Not so long ago the future of mobile payments depended on a complicated web of relationships between MNOs, TSMs, handset manufacturers and banks—the focus was almost exclusively on the hardware and related security, often at the expense of the end-user experience and business model.
Then last year, everyone’s favourite shaker-upper, Apple, asked “why can’t we have the best of both: hardware security and simplified delivery of consumer experience?” Samsung has since followed their lead with another twist altogether.
Certainly when Google bought one of the largest remaining MNO M-wallet players—Softcard (formerly ISIS)—and promptly shut it down, many observers assumed this was confirmation that MNOs were completely out of the game. Rightly or wrongly, drawing links to history where outside innovation upended MNO business models for messaging, music, apps etc., it appeared that payments were going to follow the same fate. Where two years ago MNOs owned the game, recently pundits have been asking if those same telcos should turn in their jerseys.
But this week, those pundits are being forced to reconsider. Vodafone, the second largest telco in the world, has made a massive play in mobile payments—launching their own payments app, and forcing us to revisit the value and relevance of the MNO in payments.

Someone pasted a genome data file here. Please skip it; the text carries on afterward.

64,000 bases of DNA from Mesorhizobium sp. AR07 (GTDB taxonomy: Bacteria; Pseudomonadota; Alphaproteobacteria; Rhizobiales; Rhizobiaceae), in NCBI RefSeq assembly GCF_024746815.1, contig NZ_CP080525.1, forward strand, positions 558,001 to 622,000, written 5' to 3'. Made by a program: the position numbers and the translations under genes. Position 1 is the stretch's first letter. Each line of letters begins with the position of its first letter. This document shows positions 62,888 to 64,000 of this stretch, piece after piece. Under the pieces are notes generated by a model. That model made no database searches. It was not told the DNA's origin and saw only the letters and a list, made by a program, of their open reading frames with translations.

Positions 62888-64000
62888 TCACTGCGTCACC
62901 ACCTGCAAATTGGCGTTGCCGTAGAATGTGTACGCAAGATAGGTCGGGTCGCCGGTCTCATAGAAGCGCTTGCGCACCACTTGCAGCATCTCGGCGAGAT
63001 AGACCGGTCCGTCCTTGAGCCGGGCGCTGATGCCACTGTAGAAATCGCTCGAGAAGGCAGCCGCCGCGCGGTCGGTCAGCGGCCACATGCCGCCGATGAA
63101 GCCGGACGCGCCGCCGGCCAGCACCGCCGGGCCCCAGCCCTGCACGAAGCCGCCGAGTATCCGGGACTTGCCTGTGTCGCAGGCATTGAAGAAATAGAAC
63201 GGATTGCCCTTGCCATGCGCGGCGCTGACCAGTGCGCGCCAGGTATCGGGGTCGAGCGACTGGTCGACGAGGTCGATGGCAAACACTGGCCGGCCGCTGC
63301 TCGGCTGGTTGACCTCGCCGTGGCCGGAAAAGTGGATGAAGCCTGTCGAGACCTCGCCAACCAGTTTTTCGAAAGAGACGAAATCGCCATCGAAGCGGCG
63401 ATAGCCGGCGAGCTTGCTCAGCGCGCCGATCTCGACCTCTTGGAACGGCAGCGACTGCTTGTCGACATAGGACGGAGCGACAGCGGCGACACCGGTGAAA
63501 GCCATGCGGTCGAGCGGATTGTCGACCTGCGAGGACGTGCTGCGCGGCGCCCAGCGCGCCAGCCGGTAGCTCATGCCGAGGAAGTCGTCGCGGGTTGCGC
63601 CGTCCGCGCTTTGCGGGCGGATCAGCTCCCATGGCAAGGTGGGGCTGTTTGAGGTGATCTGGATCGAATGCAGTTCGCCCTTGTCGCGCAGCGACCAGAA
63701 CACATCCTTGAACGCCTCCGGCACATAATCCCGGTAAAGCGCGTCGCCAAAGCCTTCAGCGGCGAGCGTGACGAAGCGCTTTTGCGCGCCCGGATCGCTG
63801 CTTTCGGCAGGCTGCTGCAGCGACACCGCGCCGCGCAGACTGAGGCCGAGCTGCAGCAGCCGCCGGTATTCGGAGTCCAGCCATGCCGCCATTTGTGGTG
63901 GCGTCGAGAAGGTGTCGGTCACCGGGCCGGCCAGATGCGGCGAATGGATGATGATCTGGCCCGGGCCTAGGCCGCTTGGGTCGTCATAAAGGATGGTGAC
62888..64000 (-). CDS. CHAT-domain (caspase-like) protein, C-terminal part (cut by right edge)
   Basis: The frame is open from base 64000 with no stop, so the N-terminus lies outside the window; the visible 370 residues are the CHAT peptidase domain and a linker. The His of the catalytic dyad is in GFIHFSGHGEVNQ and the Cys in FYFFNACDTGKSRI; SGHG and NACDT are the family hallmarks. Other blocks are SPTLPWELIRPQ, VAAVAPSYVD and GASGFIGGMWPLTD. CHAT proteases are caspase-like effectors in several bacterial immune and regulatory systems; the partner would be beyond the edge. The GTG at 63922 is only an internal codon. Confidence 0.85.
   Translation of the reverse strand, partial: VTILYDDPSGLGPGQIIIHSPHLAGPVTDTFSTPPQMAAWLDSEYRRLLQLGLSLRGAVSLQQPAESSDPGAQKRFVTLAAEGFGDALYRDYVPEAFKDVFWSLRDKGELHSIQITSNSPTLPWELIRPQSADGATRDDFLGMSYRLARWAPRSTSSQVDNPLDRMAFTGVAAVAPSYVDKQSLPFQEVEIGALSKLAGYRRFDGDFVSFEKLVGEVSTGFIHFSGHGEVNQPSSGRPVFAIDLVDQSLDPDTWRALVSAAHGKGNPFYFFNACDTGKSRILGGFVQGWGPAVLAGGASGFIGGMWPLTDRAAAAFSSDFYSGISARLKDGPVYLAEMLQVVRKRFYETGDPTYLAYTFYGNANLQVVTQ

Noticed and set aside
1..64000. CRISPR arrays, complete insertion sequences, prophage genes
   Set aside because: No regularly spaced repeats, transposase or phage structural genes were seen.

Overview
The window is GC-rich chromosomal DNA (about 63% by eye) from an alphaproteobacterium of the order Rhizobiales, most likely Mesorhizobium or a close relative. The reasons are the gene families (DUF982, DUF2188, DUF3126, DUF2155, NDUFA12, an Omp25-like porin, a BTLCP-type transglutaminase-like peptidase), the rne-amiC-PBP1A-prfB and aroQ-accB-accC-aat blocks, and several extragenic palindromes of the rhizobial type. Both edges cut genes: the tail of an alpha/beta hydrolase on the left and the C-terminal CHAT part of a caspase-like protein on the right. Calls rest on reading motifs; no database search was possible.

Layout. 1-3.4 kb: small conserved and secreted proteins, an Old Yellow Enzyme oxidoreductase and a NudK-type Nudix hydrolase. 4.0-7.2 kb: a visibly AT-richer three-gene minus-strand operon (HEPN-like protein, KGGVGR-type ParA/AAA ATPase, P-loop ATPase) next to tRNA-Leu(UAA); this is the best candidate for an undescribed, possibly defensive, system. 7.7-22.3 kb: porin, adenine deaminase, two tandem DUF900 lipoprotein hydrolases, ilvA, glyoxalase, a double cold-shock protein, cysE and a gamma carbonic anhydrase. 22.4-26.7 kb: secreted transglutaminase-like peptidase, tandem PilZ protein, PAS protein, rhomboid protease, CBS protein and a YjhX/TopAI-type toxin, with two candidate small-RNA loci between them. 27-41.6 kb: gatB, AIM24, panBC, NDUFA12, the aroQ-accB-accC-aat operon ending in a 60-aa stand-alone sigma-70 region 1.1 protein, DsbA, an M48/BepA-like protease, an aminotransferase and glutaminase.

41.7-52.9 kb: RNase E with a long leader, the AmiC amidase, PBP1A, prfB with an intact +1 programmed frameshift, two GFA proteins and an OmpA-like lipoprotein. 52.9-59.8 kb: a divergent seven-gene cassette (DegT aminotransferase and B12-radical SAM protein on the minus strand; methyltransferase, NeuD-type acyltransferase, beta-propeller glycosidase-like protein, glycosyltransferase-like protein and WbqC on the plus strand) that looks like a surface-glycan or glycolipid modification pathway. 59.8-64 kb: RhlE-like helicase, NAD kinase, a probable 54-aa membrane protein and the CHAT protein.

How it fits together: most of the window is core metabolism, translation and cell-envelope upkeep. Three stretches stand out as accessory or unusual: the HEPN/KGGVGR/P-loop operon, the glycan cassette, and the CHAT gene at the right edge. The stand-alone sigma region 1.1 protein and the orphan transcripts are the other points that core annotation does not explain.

Surprised? Don’t be. MNOs have a long history in the payments space and not so long ago they were the dominant player. They have a wealth of expertise and assets that extend a lot further than just the SIM. The announcement shows us that in this industry, nothing is set in stone and there’s always room for a shakeup.
Let’s not forget, Vodafone is behind what is arguably the most successful mobile payment program to date (M-Pesa)—not to mention a base of roughly 450 million subscribers. If anyone can do it, Voda can. They have reach, they know the consumer, and they know loyalty and marketing.
My prediction? This will be a model we’ll see more of: telcos responding to the likes of Apple by stepping up and simplifying their UX and using tokenization for simpler onboarding. Banks and consumers will respond to the added security of a hardware solution and the familiarity of their mobile network.
Going forward, mobile payments will be a beautiful mix of hardware and software solutions, offered by banks or handset manufacturers or MNOs—with tokenization as the common denominator, and end-user experience and value-added services separating the winners from the losers.